Camel production in Kazakhstan and Sahara
Kaoru Imamura (Nagoya Gakuin University)
Paper short abstract:
While camel breeding in the Sahara has declined, it has increased in Kazakhstan because of the necessity for milk production. How and why has the modernization effect differently arrived between the Sahara and Central Asia in camel breeding culture? This question is reviewed.
Paper long abstract:
This study aims to think about the modernization impact on camel breeding culture in the Sahara Desert and Central Asia. The camel has been an important animal for the desert people to get milk, meat, wool and working power. There are two species of camel: Bactrian camel (Camelus bactrianus) and dromedary (Camelus dromedarius). The former, Arabian Peninsula native is bred in tropical Middle East and in Africa, while the latter lives in the cold steppe of Central Asia. In the Sahara Desert, the Touareg have lived with dromedary. The use for transportation is reduced; camels are now animals almost for tourism. The number of camels in Kazakhstan had decreased from 1,200,000 in 1941 heads to 100,000 heads of camel. The camel breeding began to re-increase however recently. It is mainly because of the need of the milk production becoming more important. While the Bactrian camel has been kept as working animal in Kazakhstan, the camel milk has recently come to be highlighted as healthy drink; milk production became more important and the number of dromedary has increased. In the socialist time of the Soviet Union, the collective farm system dominated Camel breeding. Today, the breeding form of the camel is various: big ranching system considered as enterprise, private individual pasturing, breeding in small yards, and traditional nomadic ways. Various kinds of effect and change to which pastoralist culture has been exposed with the modernization process are analysed here.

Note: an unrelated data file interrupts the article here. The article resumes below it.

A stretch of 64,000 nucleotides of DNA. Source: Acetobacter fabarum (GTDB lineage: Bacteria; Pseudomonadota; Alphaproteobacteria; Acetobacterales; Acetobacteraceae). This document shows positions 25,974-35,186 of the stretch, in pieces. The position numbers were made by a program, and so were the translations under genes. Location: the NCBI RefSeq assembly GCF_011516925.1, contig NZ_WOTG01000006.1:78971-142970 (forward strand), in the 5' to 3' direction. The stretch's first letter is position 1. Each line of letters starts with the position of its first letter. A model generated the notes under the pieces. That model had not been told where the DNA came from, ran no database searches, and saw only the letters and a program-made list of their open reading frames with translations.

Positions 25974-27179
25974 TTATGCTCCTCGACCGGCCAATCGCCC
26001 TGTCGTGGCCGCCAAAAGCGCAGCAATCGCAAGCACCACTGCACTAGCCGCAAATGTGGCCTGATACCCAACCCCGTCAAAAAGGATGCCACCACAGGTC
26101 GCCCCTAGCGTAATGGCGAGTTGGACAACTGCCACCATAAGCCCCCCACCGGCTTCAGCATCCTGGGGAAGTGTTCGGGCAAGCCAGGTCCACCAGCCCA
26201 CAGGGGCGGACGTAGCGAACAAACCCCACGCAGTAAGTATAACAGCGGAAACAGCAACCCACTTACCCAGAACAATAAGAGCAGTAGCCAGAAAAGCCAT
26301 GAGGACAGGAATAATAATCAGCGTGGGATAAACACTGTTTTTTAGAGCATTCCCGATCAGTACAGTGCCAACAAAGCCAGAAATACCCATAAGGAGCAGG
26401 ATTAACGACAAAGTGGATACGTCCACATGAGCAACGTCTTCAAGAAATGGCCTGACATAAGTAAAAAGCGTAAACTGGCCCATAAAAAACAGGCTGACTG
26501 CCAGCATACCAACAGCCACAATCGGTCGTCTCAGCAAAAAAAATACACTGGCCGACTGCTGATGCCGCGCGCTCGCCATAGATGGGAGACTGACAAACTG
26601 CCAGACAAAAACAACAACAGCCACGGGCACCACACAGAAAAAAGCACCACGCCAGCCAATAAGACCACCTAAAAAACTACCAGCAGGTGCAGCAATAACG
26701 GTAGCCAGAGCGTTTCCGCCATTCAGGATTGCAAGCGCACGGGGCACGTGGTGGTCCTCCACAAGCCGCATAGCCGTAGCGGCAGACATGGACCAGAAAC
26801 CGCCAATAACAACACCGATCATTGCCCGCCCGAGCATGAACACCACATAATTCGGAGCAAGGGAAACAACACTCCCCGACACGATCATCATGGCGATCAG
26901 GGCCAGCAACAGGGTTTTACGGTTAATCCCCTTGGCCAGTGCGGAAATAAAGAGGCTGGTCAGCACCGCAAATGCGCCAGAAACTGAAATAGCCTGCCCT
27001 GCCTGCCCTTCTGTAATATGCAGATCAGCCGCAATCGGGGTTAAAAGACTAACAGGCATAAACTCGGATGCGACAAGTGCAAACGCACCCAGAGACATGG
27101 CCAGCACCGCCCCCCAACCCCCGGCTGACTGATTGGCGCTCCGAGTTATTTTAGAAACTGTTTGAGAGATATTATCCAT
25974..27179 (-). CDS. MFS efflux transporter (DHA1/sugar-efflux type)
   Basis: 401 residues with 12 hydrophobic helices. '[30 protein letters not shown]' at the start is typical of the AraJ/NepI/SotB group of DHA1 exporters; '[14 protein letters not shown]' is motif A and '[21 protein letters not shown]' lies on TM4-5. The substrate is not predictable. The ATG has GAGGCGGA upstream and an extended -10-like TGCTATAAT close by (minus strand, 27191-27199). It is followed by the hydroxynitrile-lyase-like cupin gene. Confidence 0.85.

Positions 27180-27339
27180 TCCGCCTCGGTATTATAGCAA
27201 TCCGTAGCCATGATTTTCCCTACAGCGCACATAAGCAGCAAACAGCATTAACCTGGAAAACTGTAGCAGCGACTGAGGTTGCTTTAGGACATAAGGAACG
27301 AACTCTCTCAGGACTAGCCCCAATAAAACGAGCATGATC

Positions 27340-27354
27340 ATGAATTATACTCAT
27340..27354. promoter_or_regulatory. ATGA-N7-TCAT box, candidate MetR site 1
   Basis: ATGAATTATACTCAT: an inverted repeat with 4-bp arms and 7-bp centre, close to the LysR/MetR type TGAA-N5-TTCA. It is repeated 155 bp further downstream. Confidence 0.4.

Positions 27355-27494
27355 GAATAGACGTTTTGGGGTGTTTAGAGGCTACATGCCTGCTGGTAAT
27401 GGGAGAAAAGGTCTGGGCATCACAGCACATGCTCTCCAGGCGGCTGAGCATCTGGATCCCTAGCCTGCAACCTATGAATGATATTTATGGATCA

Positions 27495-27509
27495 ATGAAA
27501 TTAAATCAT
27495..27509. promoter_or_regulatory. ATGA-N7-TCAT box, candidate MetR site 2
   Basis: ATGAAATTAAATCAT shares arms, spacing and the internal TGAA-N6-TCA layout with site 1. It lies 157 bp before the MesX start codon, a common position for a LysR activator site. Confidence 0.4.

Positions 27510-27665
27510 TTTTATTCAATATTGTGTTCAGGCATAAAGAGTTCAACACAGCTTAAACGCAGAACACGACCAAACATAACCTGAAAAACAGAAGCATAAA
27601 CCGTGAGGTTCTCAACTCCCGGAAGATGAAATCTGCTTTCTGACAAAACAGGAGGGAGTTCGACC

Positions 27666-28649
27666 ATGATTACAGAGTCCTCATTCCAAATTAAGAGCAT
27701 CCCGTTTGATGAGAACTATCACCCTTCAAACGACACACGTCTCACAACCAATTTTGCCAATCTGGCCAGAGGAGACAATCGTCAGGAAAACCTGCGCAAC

Afro-Eurasian inner dry land civilization